Seminars, Churches & Strip Clubs

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I recently attended an outstanding funeral business seminar during which my “different from the obvious” observation skills kicked in.  The speakers were offering transformational information about essential elements of funeral business from addressing consumers in arrangements to profitability.  As I intently listened to the content provided by experts in our profession, my focus shifted to those in attendance.

And in my innate smart-assed sense of being, it hit me; the messengers are pleading for action of the attendees.  Interaction, response, nodding of heads, raising hands all to provide the speaker acknowledgement their message is resonating.  A funeral seminar (or other seminars for that matter) may be just like attending church or going to a strip club.  As a note, I have been in more churches than strip clubs in my life, neither of which seem to have made a difference in my life.  What are the similarities?

Seminars, churches, and strip clubs all want their seats full.  At most funeral seminars and strip clubs, you have to pay to get in to see the talent.  Churches offer free admittance but generally collect early on before the best of the content is delivered.  The talent (or presenter) does their best to get the attention of the attendees with jokes, graphics, compelling content, or some other form of mesmerizing skill.

Where the attendees sit is interesting.  Those that are eager to participate generally sit up front.  The front row folks interact with the talent in different forms from verbal affirmation to throwing money.  They also hope to reap rewards like being called on for a response or getting some type of goodie like a t-shirt, candy, or recognition by the presenter. The front rowers also don’t mind getting heckled a bit either.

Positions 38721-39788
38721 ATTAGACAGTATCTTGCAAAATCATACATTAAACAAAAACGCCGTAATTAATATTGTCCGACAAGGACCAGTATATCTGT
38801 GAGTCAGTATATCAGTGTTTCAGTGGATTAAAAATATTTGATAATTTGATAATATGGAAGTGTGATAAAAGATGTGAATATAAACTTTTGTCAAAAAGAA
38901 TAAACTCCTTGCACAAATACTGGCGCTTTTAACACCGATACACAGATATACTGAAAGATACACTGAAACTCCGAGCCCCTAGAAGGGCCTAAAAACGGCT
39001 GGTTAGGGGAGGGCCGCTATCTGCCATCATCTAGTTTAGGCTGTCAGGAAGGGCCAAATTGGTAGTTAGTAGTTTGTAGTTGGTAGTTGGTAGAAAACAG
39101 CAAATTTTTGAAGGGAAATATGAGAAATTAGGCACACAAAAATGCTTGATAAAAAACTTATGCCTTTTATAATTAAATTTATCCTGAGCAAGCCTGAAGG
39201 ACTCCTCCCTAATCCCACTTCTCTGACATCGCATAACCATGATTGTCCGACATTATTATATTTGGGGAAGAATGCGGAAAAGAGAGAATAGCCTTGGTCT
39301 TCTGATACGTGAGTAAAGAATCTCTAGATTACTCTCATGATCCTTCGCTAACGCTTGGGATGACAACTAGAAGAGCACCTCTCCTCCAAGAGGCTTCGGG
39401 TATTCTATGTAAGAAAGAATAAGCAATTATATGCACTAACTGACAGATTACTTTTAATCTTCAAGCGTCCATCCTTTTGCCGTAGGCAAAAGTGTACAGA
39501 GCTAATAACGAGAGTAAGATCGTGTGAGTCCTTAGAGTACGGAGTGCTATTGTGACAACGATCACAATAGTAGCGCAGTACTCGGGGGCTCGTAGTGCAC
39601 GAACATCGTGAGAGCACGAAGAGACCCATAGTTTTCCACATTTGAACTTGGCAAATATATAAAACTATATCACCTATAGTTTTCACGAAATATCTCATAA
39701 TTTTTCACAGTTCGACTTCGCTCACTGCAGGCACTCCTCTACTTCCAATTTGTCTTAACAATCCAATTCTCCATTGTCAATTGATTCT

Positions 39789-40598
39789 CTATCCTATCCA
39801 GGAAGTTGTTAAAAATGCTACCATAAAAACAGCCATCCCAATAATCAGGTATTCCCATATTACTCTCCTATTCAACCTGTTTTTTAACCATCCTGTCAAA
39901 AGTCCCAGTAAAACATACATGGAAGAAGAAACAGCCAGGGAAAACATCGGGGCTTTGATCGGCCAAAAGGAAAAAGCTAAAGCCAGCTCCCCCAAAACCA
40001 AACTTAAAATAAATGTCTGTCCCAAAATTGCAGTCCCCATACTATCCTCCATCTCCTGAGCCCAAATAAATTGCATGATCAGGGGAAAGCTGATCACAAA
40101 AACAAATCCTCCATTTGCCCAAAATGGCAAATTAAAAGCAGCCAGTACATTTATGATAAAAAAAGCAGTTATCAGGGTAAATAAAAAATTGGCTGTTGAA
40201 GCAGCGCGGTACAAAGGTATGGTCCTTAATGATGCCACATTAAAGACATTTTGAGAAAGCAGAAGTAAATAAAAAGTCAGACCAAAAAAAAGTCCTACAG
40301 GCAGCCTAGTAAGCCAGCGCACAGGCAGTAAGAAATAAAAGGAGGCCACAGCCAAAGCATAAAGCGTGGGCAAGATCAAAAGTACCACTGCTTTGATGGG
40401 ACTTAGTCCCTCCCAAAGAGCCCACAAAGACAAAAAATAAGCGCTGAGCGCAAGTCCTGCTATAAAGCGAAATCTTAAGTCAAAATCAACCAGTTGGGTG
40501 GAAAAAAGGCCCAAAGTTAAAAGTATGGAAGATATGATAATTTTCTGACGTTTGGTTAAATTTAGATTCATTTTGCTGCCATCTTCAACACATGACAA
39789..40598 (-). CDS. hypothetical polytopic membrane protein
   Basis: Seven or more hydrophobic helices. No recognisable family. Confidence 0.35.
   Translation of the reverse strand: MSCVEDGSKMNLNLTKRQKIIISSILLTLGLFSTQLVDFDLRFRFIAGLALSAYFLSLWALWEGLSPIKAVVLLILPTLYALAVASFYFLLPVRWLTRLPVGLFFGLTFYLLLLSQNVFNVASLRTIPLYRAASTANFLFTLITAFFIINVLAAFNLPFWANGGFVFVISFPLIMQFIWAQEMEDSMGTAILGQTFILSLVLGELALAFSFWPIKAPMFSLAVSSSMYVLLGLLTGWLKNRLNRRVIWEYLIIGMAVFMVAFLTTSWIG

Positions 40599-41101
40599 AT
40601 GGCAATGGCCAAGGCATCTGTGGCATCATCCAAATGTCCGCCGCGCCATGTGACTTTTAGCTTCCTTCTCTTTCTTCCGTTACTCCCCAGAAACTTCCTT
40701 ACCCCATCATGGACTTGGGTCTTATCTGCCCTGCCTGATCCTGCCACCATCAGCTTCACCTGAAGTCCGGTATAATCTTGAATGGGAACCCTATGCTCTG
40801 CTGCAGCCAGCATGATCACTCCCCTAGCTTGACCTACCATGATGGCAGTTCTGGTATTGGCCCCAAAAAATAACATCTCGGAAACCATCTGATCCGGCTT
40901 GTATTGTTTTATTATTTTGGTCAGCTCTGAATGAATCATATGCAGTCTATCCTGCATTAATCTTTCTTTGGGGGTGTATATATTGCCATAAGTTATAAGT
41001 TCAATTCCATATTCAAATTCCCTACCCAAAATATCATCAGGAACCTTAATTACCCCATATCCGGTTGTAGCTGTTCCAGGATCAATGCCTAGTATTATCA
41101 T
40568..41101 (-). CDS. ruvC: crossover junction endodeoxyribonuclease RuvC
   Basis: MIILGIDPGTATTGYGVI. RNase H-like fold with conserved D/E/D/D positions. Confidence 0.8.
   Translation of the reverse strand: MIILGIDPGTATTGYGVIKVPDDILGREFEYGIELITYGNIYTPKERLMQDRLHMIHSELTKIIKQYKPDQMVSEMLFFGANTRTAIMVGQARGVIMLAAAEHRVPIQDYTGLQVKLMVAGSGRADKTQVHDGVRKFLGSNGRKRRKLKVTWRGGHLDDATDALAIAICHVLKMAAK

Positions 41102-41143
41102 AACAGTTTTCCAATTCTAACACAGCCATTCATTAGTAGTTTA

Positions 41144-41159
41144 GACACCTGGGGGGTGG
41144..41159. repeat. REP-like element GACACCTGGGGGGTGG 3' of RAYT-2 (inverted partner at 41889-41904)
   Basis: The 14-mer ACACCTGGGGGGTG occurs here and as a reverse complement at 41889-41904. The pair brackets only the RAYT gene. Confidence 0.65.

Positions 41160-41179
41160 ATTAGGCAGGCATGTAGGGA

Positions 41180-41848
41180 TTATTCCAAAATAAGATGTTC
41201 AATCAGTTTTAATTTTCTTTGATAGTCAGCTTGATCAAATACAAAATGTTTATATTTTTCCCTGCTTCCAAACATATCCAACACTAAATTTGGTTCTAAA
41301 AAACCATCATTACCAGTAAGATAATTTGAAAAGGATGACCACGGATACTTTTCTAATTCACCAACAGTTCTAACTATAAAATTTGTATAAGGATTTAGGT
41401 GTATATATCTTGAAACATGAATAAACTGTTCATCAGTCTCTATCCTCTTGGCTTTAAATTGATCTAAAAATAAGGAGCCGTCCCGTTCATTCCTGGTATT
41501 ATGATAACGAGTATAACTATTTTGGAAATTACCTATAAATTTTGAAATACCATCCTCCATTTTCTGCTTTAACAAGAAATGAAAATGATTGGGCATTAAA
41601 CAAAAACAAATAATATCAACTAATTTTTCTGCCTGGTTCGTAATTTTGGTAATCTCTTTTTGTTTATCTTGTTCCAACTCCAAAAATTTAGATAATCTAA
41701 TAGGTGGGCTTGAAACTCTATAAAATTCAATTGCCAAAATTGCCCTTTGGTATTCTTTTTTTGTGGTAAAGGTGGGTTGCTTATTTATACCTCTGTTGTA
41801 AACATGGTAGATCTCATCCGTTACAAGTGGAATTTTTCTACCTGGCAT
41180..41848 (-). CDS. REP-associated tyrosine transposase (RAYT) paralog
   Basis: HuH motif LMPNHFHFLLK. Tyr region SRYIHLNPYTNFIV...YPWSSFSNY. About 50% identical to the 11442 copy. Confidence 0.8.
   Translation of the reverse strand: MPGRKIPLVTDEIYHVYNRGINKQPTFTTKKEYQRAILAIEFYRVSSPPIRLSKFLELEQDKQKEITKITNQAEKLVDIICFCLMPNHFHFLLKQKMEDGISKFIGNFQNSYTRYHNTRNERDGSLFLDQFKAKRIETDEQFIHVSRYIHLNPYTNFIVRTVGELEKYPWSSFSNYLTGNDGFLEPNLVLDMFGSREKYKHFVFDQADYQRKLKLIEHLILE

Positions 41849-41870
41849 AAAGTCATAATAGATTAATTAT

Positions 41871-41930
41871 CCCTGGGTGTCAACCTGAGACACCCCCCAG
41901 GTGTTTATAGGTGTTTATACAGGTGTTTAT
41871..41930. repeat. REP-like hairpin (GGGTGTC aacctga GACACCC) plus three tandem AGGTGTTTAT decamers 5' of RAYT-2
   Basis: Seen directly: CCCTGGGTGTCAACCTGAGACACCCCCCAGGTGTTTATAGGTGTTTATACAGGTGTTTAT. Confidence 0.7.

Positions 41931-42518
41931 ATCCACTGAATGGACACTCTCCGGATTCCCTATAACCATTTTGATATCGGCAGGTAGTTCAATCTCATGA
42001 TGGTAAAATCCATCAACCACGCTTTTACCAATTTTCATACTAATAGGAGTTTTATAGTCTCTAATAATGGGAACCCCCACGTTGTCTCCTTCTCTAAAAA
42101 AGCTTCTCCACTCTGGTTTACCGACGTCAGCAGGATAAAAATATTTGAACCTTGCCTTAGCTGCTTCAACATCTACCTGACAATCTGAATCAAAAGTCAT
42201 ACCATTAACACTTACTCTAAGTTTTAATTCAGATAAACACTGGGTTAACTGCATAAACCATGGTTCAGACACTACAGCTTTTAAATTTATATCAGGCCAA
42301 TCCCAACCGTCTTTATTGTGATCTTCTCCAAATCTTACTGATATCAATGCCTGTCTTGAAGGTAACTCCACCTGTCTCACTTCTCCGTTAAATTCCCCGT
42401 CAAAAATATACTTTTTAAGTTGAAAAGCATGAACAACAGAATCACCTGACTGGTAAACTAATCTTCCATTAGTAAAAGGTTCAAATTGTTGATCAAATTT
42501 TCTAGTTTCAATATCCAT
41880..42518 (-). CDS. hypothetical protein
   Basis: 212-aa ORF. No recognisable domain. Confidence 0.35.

Those in the middle want to hear what’s being said, but not make too much of a commitment.  The “middle crowd” dips their toes in the participation water by taking copious notes, occasionally raising their hands and show relative interest without being subject to singled out…unless the presenter is mobile and happens to venture into their “safe space.”

The most skeptical seem to sit in the back.  Their modus operand (what they do for folks of non-legal knowledge) is to watch what everyone else does and not live in fear of participating or being called upon.  Unfortunately, the skeptical also miss out sometimes on the true flavor and essence of the talent. This particular behavior is evident in funeral seminars, churches, and strip clubs alike. Oh, and don’t forget, rarely are photos made of those in the back and they have the best angle of a quick departure if necessary.

Lastly, and most interesting to me, the content has not changed.  At funeral seminars the presenters share why funeral professionals should up their game by focusing more on the ‘business of doing business” and how to correlate the desires of the families they are serving with their P&L rather than inane subjects like the all-important matching tie debate.  At church, the presenter shares how changing behaviors and thoughts lead to a better life lived.  At strip clubs, the presenter shares how life may be lived differently, albeit a fantasy not reality, and it pretty much has a cost for continued thoughts usually a dollar at a time.

In closing, whether a seminar, a church, or strip club, messages are being delivered for attendees to take action.  The physical location of the attendee may be a sign of whether just notes are taken, participation level engaged, or serious action may be taken.  Different observations, but the correlation of reception is relevant. As long as there is a need, there will be messengers attempting to change lives, good or bad.

From the Command Post (West) and chuckling a bit about the responses, Cheers Y’all! #thefuneralcommander

 

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